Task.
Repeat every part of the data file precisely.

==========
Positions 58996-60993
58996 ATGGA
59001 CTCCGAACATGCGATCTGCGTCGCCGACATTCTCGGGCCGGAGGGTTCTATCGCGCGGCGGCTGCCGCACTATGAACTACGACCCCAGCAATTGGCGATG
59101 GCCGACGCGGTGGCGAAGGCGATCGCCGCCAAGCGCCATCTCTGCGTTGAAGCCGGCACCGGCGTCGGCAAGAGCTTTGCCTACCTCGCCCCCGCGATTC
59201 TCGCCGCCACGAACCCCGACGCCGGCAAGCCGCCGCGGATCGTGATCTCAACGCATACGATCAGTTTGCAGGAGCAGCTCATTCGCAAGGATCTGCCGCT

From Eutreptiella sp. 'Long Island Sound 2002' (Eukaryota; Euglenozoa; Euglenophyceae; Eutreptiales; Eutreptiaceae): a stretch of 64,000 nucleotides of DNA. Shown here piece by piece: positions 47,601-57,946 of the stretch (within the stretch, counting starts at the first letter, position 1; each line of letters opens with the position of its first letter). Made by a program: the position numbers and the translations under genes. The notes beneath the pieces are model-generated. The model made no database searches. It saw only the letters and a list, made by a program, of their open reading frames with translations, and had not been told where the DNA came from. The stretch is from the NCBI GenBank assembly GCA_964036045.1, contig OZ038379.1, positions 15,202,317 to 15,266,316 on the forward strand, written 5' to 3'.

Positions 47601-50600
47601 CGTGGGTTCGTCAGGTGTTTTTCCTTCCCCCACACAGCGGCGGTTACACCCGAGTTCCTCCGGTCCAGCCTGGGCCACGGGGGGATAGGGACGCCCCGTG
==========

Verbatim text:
Positions 58996-60993
58996 ATGGA
59001 CTCCGAACATGCGATCTGCGTCGCCGACATTCTCGGGCCGGAGGGTTCTATCGCGCGGCGGCTGCCGCACTATGAACTACGACCCCAGCAATTGGCGATG
59101 GCCGACGCGGTGGCGAAGGCGATCGCCGCCAAGCGCCATCTCTGCGTTGAAGCCGGCACCGGCGTCGGCAAGAGCTTTGCCTACCTCGCCCCCGCGATTC
59201 TCGCCGCCACGAACCCCGACGCCGGCAAGCCGCCGCGGATCGTGATCTCAACGCATACGATCAGTTTGCAGGAGCAGCTCATTCGCAAGGATCTGCCGCT

From Eutreptiella sp. 'Long Island Sound 2002' (Eukaryota; Euglenozoa; Euglenophyceae; Eutreptiales; Eutreptiaceae): a stretch of 64,000 nucleotides of DNA. Shown here piece by piece: positions 47,601-57,946 of the stretch (within the stretch, counting starts at the first letter, position 1; each line of letters opens with the position of its first letter). Made by a program: the position numbers and the translations under genes. The notes beneath the pieces are model-generated. The model made no database searches. It saw only the letters and a list, made by a program, of their open reading frames with translations, and had not been told where the DNA came from. The stretch is from the NCBI GenBank assembly GCA_964036045.1, contig OZ038379.1, positions 15,202,317 to 15,266,316 on the forward strand, written 5' to 3'.

Positions 47601-50600
47601 CGTGGGTTCGTCAGGTGTTTTTCCTTCCCCCACACAGCGGCGGTTACACCCGAGTTCCTCCGGTCCAGCCTGGGCCACGGGGGGATAGGGACGCCCCGTG